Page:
The Gospel story this Sunday presents two sons and one very loving, compassionate father.  Do you identify more with one son than with the other?  Do you find that you judge one son and sympathize with the other?

If the truth be told, both sons need to grow up.  The first son is obviously rather self-absorbed.  Not wanting to wait for his inheritance until his father died, he asks for it in his youth and goes off to live only for himself.  When he is destitute he comes home with a slim recognition that he has done wrong but also with no place else to turn.

The older brother has never disobeyed his father.  He has been faithful in meeting his responsibilities.  But when he finds out that his bother has returned and been accepted back into the family, he refuses to join the party.  Notice that he doesn’t even acknowledge his brother.  When he objected to his father he says:  “When your son returns…”  In effect, he has disowned his own brother.  He feels unappreciated and has his own little pity party outside the house, emotionally far from the celebration.

Once again, do you identify more with the one son than the other son?  Do you make judgments about the one and sympathize with the other?  It could be very revealing to search this out in your mind and heart.

Well, I think both sons need to grow up.  The most important person in the story is not the selfish son or the brooding son.  The most important person in the story is the father.  You may think he was ill-advised to give the little guy money in the first place.  But he does.  He treats both sons with compassion and gentleness.  He has the wisdom of age and experience but he must have suffered greatly when the younger son left and when the older son refused to join the celebration.  Each in his own way separates himself from the family: the one through his impatient greed, the other through his self-righteous indignation.  The father loves them both and tries to heal them through his words and actions.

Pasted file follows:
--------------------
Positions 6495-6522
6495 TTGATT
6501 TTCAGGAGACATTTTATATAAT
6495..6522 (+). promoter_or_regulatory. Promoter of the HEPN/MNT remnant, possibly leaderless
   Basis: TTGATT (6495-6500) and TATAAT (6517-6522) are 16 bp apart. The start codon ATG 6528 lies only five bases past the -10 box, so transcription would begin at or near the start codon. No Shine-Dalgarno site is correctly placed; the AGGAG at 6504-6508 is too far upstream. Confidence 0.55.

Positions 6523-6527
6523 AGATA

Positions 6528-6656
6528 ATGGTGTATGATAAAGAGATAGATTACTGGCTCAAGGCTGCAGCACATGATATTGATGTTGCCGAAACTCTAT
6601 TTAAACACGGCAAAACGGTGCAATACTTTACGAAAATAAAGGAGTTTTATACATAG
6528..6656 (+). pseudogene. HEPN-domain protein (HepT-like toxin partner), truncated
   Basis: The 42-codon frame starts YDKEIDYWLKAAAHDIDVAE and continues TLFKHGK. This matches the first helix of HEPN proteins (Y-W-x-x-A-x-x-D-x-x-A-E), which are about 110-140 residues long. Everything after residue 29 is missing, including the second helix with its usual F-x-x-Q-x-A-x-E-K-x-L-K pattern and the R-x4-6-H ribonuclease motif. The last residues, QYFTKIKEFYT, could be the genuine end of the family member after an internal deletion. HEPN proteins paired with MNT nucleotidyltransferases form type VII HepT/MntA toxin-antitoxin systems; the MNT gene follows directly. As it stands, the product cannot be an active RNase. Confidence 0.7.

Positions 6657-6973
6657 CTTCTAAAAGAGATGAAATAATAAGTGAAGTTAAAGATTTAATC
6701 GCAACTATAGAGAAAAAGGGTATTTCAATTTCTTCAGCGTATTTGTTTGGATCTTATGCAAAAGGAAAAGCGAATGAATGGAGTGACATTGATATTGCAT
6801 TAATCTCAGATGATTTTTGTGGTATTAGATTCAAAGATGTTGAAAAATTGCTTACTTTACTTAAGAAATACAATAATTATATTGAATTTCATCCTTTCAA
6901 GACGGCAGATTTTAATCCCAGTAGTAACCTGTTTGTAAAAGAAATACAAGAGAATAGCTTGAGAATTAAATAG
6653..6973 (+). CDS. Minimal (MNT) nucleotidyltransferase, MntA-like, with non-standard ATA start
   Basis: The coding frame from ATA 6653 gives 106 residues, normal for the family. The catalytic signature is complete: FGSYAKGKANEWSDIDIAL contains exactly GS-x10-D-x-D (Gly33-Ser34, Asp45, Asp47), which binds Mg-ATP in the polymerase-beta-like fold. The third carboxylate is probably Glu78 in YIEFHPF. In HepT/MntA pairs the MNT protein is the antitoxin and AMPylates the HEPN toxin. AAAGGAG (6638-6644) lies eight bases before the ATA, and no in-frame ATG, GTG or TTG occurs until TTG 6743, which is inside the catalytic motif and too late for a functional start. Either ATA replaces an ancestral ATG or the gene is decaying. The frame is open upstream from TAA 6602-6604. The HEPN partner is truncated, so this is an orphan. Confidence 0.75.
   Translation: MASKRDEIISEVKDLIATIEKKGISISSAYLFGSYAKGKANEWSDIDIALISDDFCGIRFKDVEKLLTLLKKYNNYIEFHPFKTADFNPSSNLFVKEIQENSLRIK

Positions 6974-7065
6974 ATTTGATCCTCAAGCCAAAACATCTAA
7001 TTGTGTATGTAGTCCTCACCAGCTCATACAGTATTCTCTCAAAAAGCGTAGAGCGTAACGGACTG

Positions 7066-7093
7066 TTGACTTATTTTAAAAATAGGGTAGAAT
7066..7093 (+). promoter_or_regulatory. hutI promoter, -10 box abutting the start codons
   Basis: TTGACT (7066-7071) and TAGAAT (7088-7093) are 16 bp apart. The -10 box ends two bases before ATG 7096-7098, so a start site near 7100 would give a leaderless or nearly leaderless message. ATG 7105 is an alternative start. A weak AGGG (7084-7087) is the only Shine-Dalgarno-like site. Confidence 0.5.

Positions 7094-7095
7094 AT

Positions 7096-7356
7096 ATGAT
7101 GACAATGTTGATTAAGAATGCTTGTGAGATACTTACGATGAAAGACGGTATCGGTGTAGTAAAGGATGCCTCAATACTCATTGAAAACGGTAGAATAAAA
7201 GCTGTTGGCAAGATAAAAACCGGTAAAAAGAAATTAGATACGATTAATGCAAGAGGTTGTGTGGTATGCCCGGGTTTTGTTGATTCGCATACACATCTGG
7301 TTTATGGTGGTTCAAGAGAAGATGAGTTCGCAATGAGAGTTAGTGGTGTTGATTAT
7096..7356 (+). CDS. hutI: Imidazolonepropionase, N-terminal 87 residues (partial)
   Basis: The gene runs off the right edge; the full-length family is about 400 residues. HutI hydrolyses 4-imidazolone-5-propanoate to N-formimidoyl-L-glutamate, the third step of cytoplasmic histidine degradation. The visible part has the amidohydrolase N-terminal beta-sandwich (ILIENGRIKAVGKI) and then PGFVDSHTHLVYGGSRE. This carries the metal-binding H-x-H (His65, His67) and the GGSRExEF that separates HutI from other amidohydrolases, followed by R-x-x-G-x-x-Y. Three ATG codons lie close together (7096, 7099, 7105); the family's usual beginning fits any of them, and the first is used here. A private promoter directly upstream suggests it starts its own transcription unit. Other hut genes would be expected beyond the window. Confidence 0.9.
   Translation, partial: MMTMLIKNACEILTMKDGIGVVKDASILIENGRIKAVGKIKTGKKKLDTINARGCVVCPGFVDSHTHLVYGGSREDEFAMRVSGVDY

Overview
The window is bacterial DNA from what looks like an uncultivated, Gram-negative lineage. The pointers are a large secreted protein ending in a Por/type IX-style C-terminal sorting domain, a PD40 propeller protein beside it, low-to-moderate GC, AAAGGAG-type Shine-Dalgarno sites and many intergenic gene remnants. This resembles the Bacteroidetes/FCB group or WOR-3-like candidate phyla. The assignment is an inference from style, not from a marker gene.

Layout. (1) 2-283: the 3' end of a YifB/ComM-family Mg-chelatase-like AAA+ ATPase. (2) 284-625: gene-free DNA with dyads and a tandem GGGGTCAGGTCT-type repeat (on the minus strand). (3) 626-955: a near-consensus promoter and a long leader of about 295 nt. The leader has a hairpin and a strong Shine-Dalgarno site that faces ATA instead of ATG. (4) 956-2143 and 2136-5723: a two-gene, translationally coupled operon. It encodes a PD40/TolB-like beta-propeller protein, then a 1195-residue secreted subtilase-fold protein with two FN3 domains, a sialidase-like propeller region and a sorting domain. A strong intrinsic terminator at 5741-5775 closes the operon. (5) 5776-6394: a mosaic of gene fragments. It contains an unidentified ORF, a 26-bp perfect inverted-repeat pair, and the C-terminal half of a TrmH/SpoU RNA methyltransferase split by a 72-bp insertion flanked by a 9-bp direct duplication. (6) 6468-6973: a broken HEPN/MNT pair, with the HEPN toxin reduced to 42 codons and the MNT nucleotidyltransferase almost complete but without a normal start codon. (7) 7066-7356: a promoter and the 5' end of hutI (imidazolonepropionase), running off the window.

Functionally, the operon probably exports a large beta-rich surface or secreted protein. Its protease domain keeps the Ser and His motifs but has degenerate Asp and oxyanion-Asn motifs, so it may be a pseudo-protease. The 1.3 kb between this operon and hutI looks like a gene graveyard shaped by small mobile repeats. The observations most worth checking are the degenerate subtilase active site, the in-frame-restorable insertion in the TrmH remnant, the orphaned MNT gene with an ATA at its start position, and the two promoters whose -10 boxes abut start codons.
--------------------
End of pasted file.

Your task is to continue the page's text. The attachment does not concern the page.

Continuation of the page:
As we move into this second half of Lent, we move closer to the scandal of the Cross, namely, that God would love us so much to suffer and die for us.  In the parable for the Gospel today, one would hope that both sons would come to appreciate their father and each other much more.  There really is no ending to the story for the story is your story and my story.  What ending will you give it by your words and actions?

May the Lord give you peace.

Rev. James M. McNamara